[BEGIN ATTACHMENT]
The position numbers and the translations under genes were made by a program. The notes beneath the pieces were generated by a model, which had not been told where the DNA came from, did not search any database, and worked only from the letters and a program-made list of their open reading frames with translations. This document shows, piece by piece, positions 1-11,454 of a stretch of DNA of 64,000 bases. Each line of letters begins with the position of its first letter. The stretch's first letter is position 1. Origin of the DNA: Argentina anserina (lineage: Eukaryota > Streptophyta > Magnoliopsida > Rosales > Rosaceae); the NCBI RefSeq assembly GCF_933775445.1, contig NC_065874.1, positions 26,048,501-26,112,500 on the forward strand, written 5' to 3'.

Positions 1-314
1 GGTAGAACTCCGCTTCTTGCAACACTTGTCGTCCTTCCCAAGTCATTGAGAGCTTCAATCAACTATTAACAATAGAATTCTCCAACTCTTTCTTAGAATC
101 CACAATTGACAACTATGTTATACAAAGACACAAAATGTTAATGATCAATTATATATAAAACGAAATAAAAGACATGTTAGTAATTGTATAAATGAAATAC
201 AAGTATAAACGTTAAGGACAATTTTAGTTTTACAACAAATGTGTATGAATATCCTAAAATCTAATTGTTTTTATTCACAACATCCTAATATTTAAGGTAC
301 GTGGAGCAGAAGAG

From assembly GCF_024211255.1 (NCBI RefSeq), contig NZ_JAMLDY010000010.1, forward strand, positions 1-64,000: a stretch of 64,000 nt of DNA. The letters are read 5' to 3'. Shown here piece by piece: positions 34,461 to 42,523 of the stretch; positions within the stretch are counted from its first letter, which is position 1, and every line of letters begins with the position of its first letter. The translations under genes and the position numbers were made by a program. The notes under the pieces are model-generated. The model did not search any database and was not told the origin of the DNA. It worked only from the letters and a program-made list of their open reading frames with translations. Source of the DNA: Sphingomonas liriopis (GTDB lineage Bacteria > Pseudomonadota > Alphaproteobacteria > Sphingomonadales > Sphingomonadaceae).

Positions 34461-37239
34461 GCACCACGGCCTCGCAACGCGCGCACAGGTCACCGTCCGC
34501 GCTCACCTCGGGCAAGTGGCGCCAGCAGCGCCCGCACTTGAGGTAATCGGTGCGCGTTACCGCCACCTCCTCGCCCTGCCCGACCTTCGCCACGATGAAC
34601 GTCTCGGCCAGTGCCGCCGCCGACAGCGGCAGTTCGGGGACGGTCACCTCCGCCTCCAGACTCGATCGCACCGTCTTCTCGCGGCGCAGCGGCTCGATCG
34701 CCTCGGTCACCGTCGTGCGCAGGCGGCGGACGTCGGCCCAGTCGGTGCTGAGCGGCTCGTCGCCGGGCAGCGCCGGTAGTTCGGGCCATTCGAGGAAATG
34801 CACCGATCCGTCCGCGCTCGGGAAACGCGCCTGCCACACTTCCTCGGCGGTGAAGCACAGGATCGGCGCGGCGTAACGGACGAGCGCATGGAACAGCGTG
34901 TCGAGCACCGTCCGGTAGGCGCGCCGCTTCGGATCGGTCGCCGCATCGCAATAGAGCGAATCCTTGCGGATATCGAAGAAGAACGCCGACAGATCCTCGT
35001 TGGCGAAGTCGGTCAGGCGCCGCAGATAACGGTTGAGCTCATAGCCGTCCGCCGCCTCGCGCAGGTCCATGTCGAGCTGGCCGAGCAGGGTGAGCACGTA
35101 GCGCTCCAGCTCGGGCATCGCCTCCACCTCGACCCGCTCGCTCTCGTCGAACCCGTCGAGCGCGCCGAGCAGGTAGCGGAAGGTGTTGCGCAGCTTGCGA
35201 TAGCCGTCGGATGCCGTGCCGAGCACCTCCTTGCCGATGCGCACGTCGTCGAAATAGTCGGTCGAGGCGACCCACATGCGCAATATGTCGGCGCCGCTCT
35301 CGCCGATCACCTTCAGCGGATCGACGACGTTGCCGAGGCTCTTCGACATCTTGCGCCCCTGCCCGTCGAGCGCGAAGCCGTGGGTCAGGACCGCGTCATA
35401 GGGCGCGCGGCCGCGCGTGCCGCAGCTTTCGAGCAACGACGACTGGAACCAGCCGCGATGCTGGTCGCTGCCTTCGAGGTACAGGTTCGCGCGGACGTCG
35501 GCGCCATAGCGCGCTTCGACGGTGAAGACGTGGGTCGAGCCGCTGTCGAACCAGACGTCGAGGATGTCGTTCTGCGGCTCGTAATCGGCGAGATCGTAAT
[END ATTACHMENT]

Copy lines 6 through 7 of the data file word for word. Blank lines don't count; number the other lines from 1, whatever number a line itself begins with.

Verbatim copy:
301 GTGGAGCAGAAGAG

From assembly GCF_024211255.1 (NCBI RefSeq), contig NZ_JAMLDY010000010.1, forward strand, positions 1-64,000: a stretch of 64,000 nt of DNA. The letters are read 5' to 3'. Shown here piece by piece: positions 34,461 to 42,523 of the stretch; positions within the stretch are counted from its first letter, which is position 1, and every line of letters begins with the position of its first letter. The translations under genes and the position numbers were made by a program. The notes under the pieces are model-generated. The model did not search any database and was not told the origin of the DNA. It worked only from the letters and a program-made list of their open reading frames with translations. Source of the DNA: Sphingomonas liriopis (GTDB lineage Bacteria > Pseudomonadota > Alphaproteobacteria > Sphingomonadales > Sphingomonadaceae).